Snow Day


Snow day photo.1 cropped and resized

What do you do with a snow day? Here you are with many, many inches, possibly feet of snow or perhaps sleet and freezing rain. The Weather Service has said to stay off the roads and you of course comply.

Now what do you do? Did you see this coming and bring work home with you? Is it a “free day”; an opportunity to try that new pattern you’ve been dying to start? Do you make another cup of coffee, turn on the movie channel and try to finish the project you are currently knitting? Or are you a good “Do Bee” and use this time to clean and do laundry? Is it a good time to reorganize your Tupperware or your dresser drawers?

If you have kids home, then what? I don’t have any so my experience is based on childhood.

Most winters the living room table was used for jigsaw puzzles and then we had the game closet. Growing up on a farm, chores have to be done regardless of the weather, but most Sunday afternoons my father, brother, sister and I would be at the kitchen table playing board games or cards. I knew how to play Canasta and Pinochle long before my feet could reach the floor. Who am I kidding, my feet barely reach the floor now! My point is that we did these things together, not in our own rooms, on our own devices.

Of course, if it’s just snowing, get out in it and have some fun. Just stay off the roads.

Smile, relax and knit,



Get Back the Zeal

Unfinished projects cropped 30


I was assisting a fairly new knitter recently, helping her to bind off and sew in the ends. Then she put it on, saying it was the first piece she had ever finished.

Her excitement at her accomplishment reminded me of how we all once felt when we completed our projects, but have forgotten as the pile of the unfinished has grown in the corner.

Often I hear knitters say, “my sweater is finished, I just have to sew it together”, or a statement to that effect. And I think NO, finishing is part of knitting. Your piece is not done until it is wearable or useable.

My thought to regain that zeal, we address the pile, “Hello Pile”, then jump in with both feet or dip in a tepid toe and begin. If you need help with a project, here are some suggestions: come see us, give us a call or send an email, visit your local yarn shop, try the knitting group at the library or just “phone a friend”. But start working your way through that pile. Each successive achievement will make you feel better.

Of course, you will no longer have the age old excuse, “I can’t buy any more yarn. I have too many unfinished projects at home”. But I’m sure that can be easily rectified.

Smile, relax and knit,


Savor the Moment

Chess pieces edited, resized

It’s been a busy and fast summer here. Shelley and I both got in some family time and I had some minor surgery. I’m fine, everything is in working order.

Suddenly Fall has arrived, along with new yarns to be unpacked and put out. This process always involves rearranging part or all of the store; a brain teaser. For example: I unpacked one of our reordered yarns and it was in a pull skein, not the donut shape it had been before. Can’t go on a dowel, can’t go with all the other donut yarns of the same weight. Solution: move them all.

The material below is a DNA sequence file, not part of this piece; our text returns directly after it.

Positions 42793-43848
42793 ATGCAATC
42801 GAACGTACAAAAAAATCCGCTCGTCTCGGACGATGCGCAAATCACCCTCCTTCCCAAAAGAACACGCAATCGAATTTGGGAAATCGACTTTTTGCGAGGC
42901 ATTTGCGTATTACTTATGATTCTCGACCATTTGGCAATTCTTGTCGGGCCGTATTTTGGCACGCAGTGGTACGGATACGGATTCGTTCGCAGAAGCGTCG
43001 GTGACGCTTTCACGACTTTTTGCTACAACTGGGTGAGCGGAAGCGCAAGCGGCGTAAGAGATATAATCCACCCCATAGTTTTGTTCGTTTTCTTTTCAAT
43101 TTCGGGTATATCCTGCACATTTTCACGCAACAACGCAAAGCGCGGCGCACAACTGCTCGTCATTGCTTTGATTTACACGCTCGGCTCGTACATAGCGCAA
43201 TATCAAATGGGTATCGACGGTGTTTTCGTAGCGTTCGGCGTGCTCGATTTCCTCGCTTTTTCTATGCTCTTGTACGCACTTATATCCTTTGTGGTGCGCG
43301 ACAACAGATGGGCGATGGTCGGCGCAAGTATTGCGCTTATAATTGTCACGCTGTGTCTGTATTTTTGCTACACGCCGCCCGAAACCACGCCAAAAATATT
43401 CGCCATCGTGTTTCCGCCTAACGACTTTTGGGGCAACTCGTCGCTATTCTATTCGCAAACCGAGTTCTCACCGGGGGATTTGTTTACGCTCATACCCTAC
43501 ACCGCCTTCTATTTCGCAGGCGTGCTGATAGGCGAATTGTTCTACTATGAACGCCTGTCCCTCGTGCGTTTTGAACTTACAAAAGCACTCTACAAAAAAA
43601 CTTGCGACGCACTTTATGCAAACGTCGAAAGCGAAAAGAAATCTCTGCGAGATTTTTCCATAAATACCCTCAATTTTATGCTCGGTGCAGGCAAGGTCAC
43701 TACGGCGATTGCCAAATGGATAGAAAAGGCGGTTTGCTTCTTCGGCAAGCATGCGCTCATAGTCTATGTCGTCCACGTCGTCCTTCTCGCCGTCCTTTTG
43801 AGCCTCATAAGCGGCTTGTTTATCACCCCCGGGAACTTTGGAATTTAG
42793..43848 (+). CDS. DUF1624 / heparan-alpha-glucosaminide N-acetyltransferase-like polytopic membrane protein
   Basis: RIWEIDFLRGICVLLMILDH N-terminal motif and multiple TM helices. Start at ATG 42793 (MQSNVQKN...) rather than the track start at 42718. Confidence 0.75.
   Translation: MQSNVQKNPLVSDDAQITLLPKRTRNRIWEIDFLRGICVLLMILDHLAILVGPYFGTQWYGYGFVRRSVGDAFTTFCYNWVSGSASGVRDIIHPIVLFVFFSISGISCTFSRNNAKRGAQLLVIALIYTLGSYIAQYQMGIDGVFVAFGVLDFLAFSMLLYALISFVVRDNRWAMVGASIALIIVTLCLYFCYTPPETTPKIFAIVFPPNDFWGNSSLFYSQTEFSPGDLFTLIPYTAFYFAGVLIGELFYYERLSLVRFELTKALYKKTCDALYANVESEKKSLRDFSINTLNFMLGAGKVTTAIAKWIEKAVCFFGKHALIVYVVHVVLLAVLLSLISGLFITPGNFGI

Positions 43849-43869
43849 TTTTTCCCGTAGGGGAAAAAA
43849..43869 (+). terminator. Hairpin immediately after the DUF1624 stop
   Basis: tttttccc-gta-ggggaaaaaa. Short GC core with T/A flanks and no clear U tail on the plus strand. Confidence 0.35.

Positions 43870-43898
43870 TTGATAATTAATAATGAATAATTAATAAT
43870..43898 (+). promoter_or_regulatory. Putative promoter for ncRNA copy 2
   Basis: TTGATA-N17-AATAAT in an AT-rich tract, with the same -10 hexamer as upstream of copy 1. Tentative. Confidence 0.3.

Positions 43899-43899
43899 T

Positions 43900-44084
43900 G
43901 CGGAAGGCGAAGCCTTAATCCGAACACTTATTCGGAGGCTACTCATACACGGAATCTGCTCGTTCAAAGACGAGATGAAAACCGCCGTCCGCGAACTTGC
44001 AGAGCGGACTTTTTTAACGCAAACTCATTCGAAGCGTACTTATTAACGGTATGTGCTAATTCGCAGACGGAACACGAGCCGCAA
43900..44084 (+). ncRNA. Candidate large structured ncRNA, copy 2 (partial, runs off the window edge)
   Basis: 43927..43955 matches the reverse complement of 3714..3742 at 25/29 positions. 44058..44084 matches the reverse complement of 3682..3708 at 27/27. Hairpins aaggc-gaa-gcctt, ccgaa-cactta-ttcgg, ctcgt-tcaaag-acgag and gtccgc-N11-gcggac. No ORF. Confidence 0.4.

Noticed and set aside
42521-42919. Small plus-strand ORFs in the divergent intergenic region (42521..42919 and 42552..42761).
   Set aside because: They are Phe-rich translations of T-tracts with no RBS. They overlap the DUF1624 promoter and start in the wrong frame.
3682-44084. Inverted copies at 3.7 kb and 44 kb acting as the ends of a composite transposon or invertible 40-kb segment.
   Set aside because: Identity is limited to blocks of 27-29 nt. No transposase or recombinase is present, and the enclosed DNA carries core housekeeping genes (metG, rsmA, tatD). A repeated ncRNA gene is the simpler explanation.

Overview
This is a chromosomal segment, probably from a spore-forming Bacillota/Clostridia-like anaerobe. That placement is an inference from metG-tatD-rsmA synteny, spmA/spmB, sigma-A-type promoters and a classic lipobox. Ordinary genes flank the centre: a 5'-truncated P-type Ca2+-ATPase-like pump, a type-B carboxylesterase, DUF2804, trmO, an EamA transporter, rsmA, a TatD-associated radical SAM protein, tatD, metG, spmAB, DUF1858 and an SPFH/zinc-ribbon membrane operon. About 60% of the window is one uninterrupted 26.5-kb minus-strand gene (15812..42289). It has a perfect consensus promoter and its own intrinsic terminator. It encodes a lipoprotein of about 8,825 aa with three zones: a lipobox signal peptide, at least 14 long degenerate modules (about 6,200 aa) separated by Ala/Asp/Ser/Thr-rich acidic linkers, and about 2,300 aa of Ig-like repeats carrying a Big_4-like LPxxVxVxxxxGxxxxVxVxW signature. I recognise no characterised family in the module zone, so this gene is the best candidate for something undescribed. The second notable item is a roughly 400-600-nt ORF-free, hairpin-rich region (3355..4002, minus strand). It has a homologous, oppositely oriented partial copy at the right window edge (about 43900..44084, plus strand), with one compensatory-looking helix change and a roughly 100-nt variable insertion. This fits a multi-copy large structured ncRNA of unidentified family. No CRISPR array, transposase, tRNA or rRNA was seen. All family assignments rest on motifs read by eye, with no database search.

My way of going about this is to think it through, usually from the middle of the store. If this yarn goes to that wall, then that yarn can go there and so on, for as many moves as it takes. I am always reminded of the line from the movie Searching for Bobby Fischer. “Don’t move until you see it”. Still of course, like moving furniture, you never know if it works until it’s done.

As you settle into Autumn, trying to get school, sports, job and other activities all working harmoniously, we will be finding ideas for your game day and evening knitting. Sometimes our busy schedules can feel like a hassle, but many of these events are centered around family and friends. Take time to savor the moment.

Smile, relax and knit,





” I don’t need any more yarn.” It’s the common reply to “is there anything I can help you with today?” I usually smile and say, “but it’s not about need.”

Sometimes I get curious about the meaning of words, as opposed to common usage, so I pull out Webster and take a look. There were many, however a few definitions seem to apply uniquely to knitters.

I. Lack of something requisite, desirable, or useful.

This could mean your stash is getting low or more likely the yarn you need for your next project is not in your stash. Possibly there is a yarn that will work, it’s just not what you want. For this piece you covet something more distinguished, perhaps a one of a kind, hand-dyed to make your creation really special.

II. Condition requiring supply or relief.

So you have finished one, maybe two of those projects that were hanging around. Now you get to replenish, resupply without feeling guilty. No need to sheepishly sneak your yarn into the house. Oops, baaad pun.

III. To be in want.

You see it, you touch it, you can’t put it down. Some yarns are like Sirens. They call out, you two were fated to be together. Very little arm twisting is necessary.

Finally my favorite: Physiological or psychological requirement for the well being of an organism.

To me this is interpreted as, buying yarn that makes you feel good is simply “food for the soul”.

There was a time when we knit to make less expensive clothing than we could buy. Now, with raw materials and production and shipping costs the scale is not always tipped toward the local yarn shop. We knit because we love it. Therefore we should use yarns that bring us contentment and joy.

When I think of how few yarns were available to me, as a child, compared to the myriad of fibers, textures and colors that are on the market today, I am indeed grateful. No matter how large or small your stash, as knitters there is one thing we all  know. Buying more yarn is rarely ever about “need”.

Smile, relax and knit,


window waterfall edited